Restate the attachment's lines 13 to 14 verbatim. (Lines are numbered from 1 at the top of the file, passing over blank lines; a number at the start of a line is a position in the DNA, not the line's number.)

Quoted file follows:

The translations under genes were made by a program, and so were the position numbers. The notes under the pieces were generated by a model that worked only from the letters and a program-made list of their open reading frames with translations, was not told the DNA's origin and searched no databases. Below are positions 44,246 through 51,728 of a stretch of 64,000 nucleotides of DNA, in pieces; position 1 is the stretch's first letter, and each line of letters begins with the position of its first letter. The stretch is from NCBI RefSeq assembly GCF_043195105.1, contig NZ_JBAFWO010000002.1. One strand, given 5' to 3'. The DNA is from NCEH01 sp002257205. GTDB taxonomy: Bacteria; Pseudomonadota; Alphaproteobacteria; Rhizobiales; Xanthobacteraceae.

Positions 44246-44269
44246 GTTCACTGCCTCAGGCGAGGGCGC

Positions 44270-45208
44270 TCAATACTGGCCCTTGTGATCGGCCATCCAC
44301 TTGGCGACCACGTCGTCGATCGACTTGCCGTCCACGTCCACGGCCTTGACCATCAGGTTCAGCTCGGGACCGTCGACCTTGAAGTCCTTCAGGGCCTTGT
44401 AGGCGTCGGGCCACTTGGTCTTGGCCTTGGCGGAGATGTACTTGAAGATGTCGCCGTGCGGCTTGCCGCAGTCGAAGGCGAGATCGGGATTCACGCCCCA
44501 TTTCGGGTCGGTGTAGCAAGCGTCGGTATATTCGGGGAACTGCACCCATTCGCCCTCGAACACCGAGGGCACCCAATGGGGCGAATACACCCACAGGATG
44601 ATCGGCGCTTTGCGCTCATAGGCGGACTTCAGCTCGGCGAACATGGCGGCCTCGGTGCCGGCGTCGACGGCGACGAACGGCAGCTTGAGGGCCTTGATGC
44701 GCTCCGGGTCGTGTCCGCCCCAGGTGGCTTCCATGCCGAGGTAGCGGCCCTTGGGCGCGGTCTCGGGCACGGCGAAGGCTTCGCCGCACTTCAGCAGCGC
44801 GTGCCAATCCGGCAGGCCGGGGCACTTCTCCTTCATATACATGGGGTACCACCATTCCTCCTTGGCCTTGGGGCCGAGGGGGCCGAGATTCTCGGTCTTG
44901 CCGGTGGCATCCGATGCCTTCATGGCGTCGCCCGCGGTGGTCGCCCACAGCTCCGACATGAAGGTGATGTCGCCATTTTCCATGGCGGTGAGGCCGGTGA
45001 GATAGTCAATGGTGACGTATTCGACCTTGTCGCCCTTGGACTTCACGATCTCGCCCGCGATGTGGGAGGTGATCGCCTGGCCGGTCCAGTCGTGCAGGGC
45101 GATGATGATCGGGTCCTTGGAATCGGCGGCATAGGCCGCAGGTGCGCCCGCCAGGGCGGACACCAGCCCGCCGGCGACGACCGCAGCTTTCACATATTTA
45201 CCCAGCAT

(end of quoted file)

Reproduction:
45001 GATAGTCAATGGTGACGTATTCGACCTTGTCGCCCTTGGACTTCACGATCTCGCCCGCGATGTGGGAGGTGATCGCCTGGCCGGTCCAGTCGTGCAGGGC
45101 GATGATGATCGGGTCCTTGGAATCGGCGGCATAGGCCGCAGGTGCGCCCGCCAGGGCGGACACCAGCCCGCCGGCGACGACCGCAGCTTTCACATATTTA